The parable of David and Goliath has re-emerged on the world stage. Ironically, the most recent battle cast the Israeli State as the heavy. The “David” of the piece was decentralized “4GW” (4th Generation Warfare) as deployed by an estimated 3,000 Hezbollah fighters.
The outcome of that battle is a serious blow to central governments everywhere. If one of the most effective government militaries in the world can’t protect its people from 3,000 militiamen, what good is it? The inevitable outcome of the ill conceived U.S. Government action in Iraq will almost certainly deliver a second and much more lethal blow to Goliath.
“The central secret to Hezbollah’s success is that it trained its (global) guerrillas to make decisions autonomously (classic 4GW), at the small group level. In every area — from firing rockets to defending prepared positions to media routing around jamming/disruption — we have examples of Hezbollah teams deciding, adapting, innovating, and collaborating without reference to any central authority. The result of this decentralization is that Hezbollah’s aggregate decision cycles are faster and qualitatively better than those of their Israeli counterparts.” Global Guerrillas, Sunday, July 30, 2006 THE SECRETS OF HEZBOLLAH’S SUCCESS, Organizational Improvements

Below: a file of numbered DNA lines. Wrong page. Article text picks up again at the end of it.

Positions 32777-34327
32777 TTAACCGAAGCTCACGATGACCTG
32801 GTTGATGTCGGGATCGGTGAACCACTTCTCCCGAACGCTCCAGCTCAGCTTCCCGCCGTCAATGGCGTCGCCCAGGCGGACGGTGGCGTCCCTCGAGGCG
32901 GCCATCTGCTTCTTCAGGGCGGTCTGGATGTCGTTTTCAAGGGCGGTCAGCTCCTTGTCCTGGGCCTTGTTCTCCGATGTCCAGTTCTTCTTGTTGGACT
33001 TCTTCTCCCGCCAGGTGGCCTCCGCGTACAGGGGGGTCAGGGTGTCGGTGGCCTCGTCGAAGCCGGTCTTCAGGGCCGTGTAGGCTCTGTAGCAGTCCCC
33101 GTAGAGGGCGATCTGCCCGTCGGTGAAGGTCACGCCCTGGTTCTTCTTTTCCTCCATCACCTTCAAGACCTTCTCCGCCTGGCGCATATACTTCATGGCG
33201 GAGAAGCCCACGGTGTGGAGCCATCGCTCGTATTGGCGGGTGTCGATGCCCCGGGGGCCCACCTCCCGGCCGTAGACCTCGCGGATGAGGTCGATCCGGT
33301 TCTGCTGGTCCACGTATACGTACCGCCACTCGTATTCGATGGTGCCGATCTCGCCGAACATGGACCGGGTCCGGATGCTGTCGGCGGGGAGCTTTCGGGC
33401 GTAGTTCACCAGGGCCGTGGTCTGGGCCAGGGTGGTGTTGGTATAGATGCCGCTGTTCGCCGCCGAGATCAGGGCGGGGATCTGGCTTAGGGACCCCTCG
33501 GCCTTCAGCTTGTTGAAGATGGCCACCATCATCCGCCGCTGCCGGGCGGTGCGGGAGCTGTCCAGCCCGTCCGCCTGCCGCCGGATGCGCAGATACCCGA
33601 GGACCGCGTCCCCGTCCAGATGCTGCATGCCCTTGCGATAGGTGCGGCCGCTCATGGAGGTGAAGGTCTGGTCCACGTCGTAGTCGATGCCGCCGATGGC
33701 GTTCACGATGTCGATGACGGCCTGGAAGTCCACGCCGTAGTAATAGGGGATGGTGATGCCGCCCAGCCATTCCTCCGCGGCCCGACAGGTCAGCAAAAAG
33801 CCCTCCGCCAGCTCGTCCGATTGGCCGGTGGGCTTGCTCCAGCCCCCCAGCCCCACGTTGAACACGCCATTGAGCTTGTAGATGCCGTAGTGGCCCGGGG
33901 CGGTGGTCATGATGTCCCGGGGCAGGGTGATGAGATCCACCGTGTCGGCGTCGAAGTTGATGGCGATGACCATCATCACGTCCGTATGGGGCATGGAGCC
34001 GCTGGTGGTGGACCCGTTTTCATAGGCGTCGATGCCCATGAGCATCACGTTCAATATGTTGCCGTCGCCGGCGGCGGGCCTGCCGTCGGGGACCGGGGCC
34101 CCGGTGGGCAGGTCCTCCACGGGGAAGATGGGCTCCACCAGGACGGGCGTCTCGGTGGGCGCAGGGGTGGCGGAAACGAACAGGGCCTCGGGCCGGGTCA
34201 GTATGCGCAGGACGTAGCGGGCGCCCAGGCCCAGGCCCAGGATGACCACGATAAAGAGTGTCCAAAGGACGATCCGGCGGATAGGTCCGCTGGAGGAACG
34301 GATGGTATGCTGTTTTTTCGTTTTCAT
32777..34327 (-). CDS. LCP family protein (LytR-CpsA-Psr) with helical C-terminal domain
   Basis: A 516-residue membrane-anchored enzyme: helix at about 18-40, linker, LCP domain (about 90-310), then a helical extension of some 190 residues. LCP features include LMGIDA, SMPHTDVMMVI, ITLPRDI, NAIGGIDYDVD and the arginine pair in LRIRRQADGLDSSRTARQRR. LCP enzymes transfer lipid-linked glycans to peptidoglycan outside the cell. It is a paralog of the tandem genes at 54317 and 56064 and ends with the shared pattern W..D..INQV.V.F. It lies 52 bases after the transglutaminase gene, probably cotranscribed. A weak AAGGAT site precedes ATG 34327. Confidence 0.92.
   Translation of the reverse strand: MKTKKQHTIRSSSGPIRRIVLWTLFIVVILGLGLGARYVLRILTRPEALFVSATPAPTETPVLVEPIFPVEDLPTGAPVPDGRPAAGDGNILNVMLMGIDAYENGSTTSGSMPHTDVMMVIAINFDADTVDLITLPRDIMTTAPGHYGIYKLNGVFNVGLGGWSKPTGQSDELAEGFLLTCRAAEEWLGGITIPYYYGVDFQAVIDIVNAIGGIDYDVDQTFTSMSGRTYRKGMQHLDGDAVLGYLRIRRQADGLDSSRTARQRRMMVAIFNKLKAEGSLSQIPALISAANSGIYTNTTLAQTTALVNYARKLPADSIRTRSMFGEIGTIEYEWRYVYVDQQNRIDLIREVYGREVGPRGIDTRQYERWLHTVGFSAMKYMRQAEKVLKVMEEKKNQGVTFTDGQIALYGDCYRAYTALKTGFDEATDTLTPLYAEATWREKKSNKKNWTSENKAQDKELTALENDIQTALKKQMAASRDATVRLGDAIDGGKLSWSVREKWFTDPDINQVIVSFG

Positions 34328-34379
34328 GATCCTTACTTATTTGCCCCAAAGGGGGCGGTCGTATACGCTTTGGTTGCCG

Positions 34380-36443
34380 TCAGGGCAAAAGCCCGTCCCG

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“Several years ago, a Marine friend went down to Bolivia as part of the U.S. counter-drug effort. He observed that the drug traffickers went through the Boyd cycle, or OODA Loop [decision cycle], six times in the time it took us to go through it once . When I relayed that to Colonel Boyd, he said, ‘Then we’re not even in the game.'” William S. Lind, More on Gangs and Guerrillas vs. the State, April 29, 2005
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In fact, this effect — Goliaths being in trouble at the hand of more decentralized structures — isn’t limited to military operations. Lacking mercantilist links to governments in the current age, all economic structures (corporations, etc.) larger than justified by “economies of scale” are vulnerable.
Micro-power (termites of power) is spreading to all areas of human endeavour. Rather than the bi-polar world of the 20th century, we are entering a hyper-polar world — a world with hundreds, thousands of smaller centers of power. Central Banks used to call all the shots, but now there are hundreds of independent hedge-funds that limit central banks, for one example. I don’t know what the ultimate outcome will be and I don’t think anyone does. –Moises Naim, Venezuelan Minister of Industry, Foreign Exchange with Fareed Zakaria, July 25, 2006, 12:21:36